This principle uses the story of Zorro to explain how we can regain control of our emotions and doubts, by first focusing on bite-sized, manageable goals. Zorro was a belligerent alcoholic, who with proper training and guidance (including only fighting within a small circle drawn on the floor by his mentor), he eventually became a hero. Like Zorro, we will increase that circle over time as we develop discipline, focus and our patience. Over time you will find your circle will become larger and larger, which ultimately leads to the successful achievement or larger and larger goals.
6. The 20-second rule
“Sustaining lasting change often feels impossible because our willpower is limited. And when willpower fails, we fall back on our old habits and succumb to the path of least resistance. We can make small energy adjustments, we can reroute the path of least resistance and replace bad habits with good ones.”
Similarly to principle #3, this principle centres around the understanding that we are what we repeatedly do. Habits are simply thoughts and actions that are repeated so frequently over a period of time that they become part of our subconscious. This principle focuses on the idea that we can make small adjustments to our unhealthy or negative habits by replacing an unwanted habit with a good one for 20 seconds a day. If we practice that conscious replacement over an extended time period, then like bad habits, we can create better ones so inherently, that they become part of subconscious thinking.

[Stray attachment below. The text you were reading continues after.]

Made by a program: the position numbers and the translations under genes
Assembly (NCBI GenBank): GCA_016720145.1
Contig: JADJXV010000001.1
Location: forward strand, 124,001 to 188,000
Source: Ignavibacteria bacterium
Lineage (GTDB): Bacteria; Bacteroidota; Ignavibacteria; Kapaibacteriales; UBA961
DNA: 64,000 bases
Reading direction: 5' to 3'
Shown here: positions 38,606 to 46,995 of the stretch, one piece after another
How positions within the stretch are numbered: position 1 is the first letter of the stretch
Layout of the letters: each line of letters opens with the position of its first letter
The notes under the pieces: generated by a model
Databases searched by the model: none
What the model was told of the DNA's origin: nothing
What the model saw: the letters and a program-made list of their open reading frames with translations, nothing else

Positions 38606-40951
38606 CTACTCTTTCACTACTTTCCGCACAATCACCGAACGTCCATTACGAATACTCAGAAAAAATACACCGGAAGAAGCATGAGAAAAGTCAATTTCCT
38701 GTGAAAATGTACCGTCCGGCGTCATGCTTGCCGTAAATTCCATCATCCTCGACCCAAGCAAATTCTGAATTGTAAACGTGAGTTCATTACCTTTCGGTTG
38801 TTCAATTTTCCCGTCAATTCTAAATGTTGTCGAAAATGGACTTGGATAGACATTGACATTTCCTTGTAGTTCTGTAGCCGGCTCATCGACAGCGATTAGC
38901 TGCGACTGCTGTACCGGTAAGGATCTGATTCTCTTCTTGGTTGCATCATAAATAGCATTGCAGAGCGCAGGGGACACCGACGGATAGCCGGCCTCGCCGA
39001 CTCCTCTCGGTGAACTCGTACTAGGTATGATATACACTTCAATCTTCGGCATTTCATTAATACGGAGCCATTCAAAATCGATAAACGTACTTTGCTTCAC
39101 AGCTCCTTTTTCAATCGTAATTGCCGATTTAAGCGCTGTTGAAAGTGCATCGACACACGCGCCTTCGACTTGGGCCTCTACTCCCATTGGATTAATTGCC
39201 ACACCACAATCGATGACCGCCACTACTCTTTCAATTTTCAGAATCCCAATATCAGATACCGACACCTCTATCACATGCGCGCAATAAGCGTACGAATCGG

7. Social Investment
“In the midst of challenges and stress, some people choose to hunker down and retreat within themselves. But, the most successful people invest in their friends, peers, and family members to propel themselves forward. This principle teaches us how to invest more in one of the greatest predictors of success and excellence – our social support network.” (Achor, The Happiness Advantage)
This principle teaches us that moments of struggle and crisis, are the moments when we need our team and social support the most. Curating a strong social network built on empathy, trust, respect and support, helps us tackle challenges more effectively and is an integral part of sustainable and long-lasting happiness.
These 7 principles hopefully provide an easy-to-implement framework to achieve happiness. Instead of viewing happiness as a cultivation of future success, look inward and you will find happiness is much easier to find than you think.